When electronic sensors failed to detect fast-hitting freezing rain Jan. 5, a United Airlines jetliner loaded with 173 passengers slid off the taxiway.
Weather observers on the ground, however, quickly spread the word about icing dangers and marshaled crews to de-ice the runway in time to allow a safe landing for the next incoming jet.
No one was hurt, but it’s just that sort of safety scenario that local Spokane International Airport officials say will be lost if the Federal Aviation Administration’s plan to cut such weather observation jobs is adopted.
Spokane is one of 57 out of 136 airports nationwide proposed for budget cuts to eliminate human observers who oversee automated weather sensors. Spokane is 57th on the list.
The weather reports are critical for safe aviation because the automated equipment has major shortcomings, said airport CEO Larry Krauter, who has enlisted the help of the state’s congressional delegation to spare the jobs.
Krauter said he first learned about the proposed cuts when he was contacted by an airport official in Rochester, New York, which is also on the list.
“This is absolutely unacceptable,” he said.
He called the FAA’s budget-cutting approach “discriminatory and capricious,” notwithstanding the fact that it is “terrible public policy.”
FAA officials said in a statement that they considered the review a routine examination of the agency’s spending and that more than 390 airports operate without contract weather observers. Instead, they use air traffic controllers to provide human weather observations.
For now, the cuts are on hold, the FAA said.
“We are coordinating the next steps internally. No decisions have been made at any facilities about the contract weather observer program,” the statement said.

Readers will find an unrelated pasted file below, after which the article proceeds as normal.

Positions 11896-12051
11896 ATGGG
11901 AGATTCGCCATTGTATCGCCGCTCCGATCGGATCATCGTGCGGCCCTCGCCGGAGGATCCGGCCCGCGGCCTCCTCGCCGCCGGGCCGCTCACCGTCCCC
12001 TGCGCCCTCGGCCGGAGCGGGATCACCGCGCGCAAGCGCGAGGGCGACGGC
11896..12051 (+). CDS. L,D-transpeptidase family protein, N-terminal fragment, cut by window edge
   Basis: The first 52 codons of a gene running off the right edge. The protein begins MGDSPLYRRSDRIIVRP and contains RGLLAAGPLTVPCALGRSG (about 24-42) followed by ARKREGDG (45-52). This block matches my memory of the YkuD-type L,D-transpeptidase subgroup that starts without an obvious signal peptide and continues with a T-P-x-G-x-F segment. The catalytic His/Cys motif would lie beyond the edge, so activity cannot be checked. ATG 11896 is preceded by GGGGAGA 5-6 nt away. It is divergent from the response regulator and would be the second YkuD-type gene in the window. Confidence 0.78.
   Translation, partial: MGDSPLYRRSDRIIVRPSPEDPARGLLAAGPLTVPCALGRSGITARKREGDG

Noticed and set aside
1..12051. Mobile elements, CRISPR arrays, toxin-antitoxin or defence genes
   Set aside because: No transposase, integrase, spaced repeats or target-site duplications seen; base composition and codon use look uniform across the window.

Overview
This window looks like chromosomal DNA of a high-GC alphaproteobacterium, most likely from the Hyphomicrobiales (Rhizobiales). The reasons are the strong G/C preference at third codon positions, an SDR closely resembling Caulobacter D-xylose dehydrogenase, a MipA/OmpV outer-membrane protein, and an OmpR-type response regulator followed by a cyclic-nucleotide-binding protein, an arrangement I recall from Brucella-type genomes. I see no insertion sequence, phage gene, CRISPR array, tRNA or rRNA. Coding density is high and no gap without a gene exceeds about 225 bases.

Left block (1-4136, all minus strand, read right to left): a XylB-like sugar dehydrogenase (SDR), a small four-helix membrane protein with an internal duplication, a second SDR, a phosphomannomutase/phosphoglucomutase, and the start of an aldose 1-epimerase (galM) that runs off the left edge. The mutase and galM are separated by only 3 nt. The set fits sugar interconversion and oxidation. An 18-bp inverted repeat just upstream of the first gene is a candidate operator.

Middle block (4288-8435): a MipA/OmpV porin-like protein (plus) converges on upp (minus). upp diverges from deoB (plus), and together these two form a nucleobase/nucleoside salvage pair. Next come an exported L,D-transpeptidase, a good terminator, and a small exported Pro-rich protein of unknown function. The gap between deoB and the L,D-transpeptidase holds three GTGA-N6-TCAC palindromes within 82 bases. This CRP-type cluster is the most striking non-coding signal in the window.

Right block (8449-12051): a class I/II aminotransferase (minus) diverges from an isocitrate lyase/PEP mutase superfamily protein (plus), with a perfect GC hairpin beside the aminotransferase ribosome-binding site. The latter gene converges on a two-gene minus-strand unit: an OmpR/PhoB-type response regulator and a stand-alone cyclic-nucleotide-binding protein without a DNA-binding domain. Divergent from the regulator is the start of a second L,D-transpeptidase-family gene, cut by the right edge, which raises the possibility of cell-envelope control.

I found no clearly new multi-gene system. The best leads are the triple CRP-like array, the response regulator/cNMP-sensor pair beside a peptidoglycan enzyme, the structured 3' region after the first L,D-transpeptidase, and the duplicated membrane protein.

The seven weather observers, employed under a contract with an Iowa company, supplement the automated equipment at a cost of about $500,000 a year in Spokane.
That is pocket change in the FAA’s annual budget of $16 billion, Krauter said.
Krauter described a draft report supporting the cut as “incomplete at best.”
He said FAA officials stacked the deck so they could achieve their desired outcome.
The automated surface observation system, known as ASOS, is not effective at reading cloud cover, approaching thunderstorms, freezing rain, sudden winds or other fast-moving weather, said Dave Law, who manages the weather observers.
The automated system does not read weather conditions from side to side, but only through an upward part of the sky about 50 feet in diameter.
The human weather staff, known as “contract weather observers,” overrode the automated system 5,000 times last year at SIA.
In 10 days in December, the human observers in Spokane overrode the automated system 900 times.
Those overrides gave pilots and controllers a more accurate picture of real-time weather, Law said.
FAA acknowledged that human observations are important, but the agency officials think that air traffic control staff in the airport tower can do that under their budget-cutting proposal, Krauter said.
Law and Krauter said that idea is foolish. The controllers are 238 feet above the ground and cannot leave the tower to check on the weather outdoors, including the possibility of freezing rain.
Plus, asking an air traffic controller to monitor the weather is problematic. “That’s a huge distraction for a controller,” Krauter said.
Fairchild Air Force Base has maintained its human weather observers after experimenting with a fully automated system a few years ago. The experiment did not work, Law said.
Fairchild has two ASOS installations while SIA has just one located between its two main runways.
Transportation Secretary Anthony Foxx has indicated the FAA is reviewing the findings of panels that examined each airport slated for cuts.
The review by the FAA in Spokane involved five people, including three FAA officials, one Spokane airport official and one representative of the airlines. All of the votes on the panel findings were 3-2, with the FAA officials carrying the majority, Krauter said. The air traffic controllers were not part of the study.
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